Next time you are driving down the New York State Thruway near the Canandaigua exit, you might notice a special truck in the lane beside you. It could be an 18-wheeler operated by Leonard’s Express with a very large message decaled on both the driver’s side and passenger side of the cab. It says: “Parkinson’s Foundation Greater Rochester. Learn more at parkinson.org.”

“It really stands out. It’s an all-white cab and the letters are in a bold, turquoise color,” said Mike Riccio, marketing director for Leonard’s Express. “Hopefully this will encourage people to find out more about Parkinson’s disease and the local organization that helps people who are dealing with it.”

This is the second time the family-owned, Farmington-based trucking company has decorated trucks to support a charity. First, it was a pink ribbon for breast cancer, and now, blue lettering for Parkinson’s. And with each decorated truck comes a commitment to donate one cent for every mile the truck is driven.

“We started the penny-per-mile campaign for breast cancer awareness. We decaled four trucks with pink ribbons, and they have now have traveled more than 1.7 million miles,” said Riccio. “You do the math. That’s about $17,000 which has gone to the Breast Cancer Coalition of Rochester, and the wheels are still turning!”

Leonard’s Express is currently owned by the Johnson Family and employs 540 people nationwide. It has 400 trucks and 700 trailers for moving goods around the country, but the family has local roots and has always been focused on supporting the local community. Kent and Pat Johnson started operations in 1972 under the business name KJ Transportation. The couple has been together since high school when they were sweethearts at Lyndonville High School. They recently celebrated 55 years of marriage.

While building their trucking business, they raised three sons, Ken, Kevin and Kyle, as well as a daughter, Kimberly. Each child took on different business roles at Leonard’s Express as they grew up, married and started their own families. In 2013, the children took over operations so Kent and Pat could retire but the company motto remains: “Success through Service."

“We are a close-knit family and we know how important customer service is. We also know it’s important to serve the community so we are continuing the traditions my parents started of giving back,” said CEO Ken Johnson.

When their sister Kimberly was diagnosed with breast cancer a few years ago, the Johnson brothers held a brainstorming session. Ken came up with the penny-per-mile campaign. Kevin suggested decaling pink ribbons on certain trucks and Kyle proposed giving the mile money to the Breast Cancer Coalition of Rochester to keep the donations local. It was a family decision everyone liked. In the spring of 2018, the siblings collectively chose to expand the program to include the Parkinson’s Foundation Greater Rochester Chapter. This time they would honor their mother, Pat, who was diagnosed with the neurodegenerative disorder in 2009.

“More research and awareness programs need to be developed for Parkinson’s disease. It really was a no-brainer to pick the local organization that supports this as we added to our charity program,” said Ken Johnson.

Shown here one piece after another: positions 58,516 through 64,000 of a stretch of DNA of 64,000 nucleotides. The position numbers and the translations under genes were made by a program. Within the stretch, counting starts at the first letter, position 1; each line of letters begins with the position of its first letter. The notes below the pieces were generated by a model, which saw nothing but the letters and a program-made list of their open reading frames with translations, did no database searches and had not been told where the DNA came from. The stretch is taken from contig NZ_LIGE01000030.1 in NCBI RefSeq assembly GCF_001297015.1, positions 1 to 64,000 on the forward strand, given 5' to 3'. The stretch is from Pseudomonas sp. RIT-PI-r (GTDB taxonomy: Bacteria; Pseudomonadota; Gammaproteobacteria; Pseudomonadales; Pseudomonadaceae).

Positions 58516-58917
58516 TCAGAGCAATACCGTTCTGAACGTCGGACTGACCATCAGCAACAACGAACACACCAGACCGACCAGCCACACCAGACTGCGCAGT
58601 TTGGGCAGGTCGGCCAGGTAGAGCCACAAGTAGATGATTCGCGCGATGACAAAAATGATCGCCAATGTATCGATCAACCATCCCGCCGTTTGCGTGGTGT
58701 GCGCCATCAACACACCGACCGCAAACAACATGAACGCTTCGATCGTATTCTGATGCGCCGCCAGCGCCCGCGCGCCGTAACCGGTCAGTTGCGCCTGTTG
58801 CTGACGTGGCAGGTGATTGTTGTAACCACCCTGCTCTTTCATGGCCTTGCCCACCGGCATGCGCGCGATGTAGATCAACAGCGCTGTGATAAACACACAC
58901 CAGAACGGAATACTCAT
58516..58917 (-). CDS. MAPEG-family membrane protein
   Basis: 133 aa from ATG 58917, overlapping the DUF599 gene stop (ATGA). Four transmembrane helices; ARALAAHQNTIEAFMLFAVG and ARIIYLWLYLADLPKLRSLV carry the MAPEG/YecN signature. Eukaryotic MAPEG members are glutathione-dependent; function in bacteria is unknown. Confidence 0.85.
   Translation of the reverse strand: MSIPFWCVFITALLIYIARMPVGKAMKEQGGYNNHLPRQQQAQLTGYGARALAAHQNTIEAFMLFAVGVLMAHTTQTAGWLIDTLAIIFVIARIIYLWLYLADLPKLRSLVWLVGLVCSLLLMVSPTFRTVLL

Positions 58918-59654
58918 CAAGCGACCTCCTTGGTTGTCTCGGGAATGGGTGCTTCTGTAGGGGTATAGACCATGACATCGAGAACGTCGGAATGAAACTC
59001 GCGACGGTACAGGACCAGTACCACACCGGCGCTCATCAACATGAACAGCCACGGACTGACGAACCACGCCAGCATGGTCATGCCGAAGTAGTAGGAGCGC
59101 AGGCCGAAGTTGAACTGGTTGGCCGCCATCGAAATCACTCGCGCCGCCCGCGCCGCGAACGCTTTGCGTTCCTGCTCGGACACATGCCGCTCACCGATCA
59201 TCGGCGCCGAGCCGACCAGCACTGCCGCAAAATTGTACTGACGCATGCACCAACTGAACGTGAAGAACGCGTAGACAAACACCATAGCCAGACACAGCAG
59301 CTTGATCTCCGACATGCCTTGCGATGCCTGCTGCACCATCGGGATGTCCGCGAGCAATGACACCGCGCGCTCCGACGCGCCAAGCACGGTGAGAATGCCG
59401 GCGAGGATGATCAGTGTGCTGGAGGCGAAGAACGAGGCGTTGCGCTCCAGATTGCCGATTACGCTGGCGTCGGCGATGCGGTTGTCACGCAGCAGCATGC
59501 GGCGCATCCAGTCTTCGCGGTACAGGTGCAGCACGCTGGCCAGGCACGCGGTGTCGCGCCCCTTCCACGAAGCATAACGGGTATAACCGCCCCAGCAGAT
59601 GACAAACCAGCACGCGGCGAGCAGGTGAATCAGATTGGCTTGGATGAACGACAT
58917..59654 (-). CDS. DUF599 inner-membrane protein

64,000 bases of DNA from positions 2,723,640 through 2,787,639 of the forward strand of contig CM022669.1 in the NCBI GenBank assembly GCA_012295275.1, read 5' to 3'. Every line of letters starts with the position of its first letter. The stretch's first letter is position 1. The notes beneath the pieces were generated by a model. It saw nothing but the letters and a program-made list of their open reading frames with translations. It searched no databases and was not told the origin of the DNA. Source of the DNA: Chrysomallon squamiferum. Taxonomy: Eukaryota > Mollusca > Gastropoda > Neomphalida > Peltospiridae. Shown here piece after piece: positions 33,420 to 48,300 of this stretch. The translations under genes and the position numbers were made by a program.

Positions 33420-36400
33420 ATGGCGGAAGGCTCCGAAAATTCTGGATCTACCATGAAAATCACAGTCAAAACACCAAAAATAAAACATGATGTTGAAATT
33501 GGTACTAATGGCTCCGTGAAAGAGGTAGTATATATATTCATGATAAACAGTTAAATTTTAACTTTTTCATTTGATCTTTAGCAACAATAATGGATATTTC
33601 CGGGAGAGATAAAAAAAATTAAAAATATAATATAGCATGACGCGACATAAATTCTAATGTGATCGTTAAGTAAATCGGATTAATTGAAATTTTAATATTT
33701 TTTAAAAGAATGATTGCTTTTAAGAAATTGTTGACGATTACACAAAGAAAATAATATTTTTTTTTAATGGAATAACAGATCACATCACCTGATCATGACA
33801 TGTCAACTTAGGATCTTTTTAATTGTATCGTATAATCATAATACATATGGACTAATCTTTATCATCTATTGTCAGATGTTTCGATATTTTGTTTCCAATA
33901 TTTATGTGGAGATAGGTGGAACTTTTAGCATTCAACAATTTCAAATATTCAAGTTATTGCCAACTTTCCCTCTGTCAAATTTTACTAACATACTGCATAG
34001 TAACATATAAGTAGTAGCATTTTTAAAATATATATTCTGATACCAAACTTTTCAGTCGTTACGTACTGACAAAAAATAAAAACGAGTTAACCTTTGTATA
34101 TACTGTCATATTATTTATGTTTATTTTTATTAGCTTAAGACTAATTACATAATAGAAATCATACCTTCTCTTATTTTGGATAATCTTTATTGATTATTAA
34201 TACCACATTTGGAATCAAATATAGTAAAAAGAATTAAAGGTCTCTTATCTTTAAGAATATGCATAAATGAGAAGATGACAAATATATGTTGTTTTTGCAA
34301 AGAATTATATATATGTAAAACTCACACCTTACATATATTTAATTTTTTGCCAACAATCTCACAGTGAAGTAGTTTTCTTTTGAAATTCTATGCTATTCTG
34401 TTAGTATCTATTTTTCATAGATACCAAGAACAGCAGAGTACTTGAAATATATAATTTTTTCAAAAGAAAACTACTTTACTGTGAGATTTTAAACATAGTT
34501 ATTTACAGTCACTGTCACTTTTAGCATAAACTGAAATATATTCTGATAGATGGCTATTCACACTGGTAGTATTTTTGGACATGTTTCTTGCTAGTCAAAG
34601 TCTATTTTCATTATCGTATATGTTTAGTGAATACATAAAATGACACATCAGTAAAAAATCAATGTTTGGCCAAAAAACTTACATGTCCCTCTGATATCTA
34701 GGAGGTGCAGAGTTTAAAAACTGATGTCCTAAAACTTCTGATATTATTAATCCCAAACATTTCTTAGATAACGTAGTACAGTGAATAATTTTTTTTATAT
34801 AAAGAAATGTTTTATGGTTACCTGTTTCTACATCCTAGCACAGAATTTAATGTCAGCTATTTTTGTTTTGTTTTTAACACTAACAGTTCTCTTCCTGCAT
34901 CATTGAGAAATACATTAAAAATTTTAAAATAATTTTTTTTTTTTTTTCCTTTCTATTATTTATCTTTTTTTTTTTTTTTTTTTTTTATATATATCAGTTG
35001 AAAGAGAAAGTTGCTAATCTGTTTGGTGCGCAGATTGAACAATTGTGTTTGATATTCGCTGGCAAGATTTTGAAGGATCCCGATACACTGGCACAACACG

There are approximately 4,000-plus individuals with Parkinson’s disease living in the greater Rochester region. Many of the symptoms involve a loss of balance, slow movement, stiffness or tremors, and currently there is no cure. The Parkinson’s Foundation Greater Rochester provides a variety of support groups, education programs and assistance to families and caregivers helping to manage the effects of the disease.

According to Kimberly Collins, community development manager of Parkinson’s Foundation Greater Rochester, Pat Johnson has been an active member of the Parkinson’s support group in the Canandaigua area.

“Pat has brought so many people together since her diagnosis," Collins said. "She is committed to the cause and her whole family is backing our foundation with the penny-per-mile campaign. It truly is an amazing family effort!”

It’s estimated the Parkinson’s Truck will travel more than 125,000 miles this year, so Leonard’s Express is prepared to make a donation of $1,200 to $1,500 to the Parkinson’s Foundation Greater Rochester.

The company’s website includes a mile counter at the bottom of the home page so folks can keep track of the progress.

“We think this is a very unique and thoughtful way for the Johnson family to honor Pat and help us continue our mission to serve people with Parkinson’s disease in the Greater Rochester region,” said Collins.

The Parkinson’s Truck officially arrived at Leonard’s Express last Friday and the driver, Jim Newkirk, made several trips around the company parking lot to show it off to employees, friends and the media. Newkirk is from Homer, and is proud to drive the Parkinson’s truck because one of his family members had the disease. As soon as photographs were taken, Newkirk was back on the road. He started chalking up miles for charity with a trip to Florida and the Midwest over the weekend.

The Parkinson’s truck is scheduled to return to the Rochester area in time for “Moving Day” on Sunday, Sept. 30. “Moving Day” is the annual fundraising walk and community event held each year by the Parkinson’s Foundation Greater Rochester at Monroe Community College in Brighton. The public is welcome to come see the truck and to participate.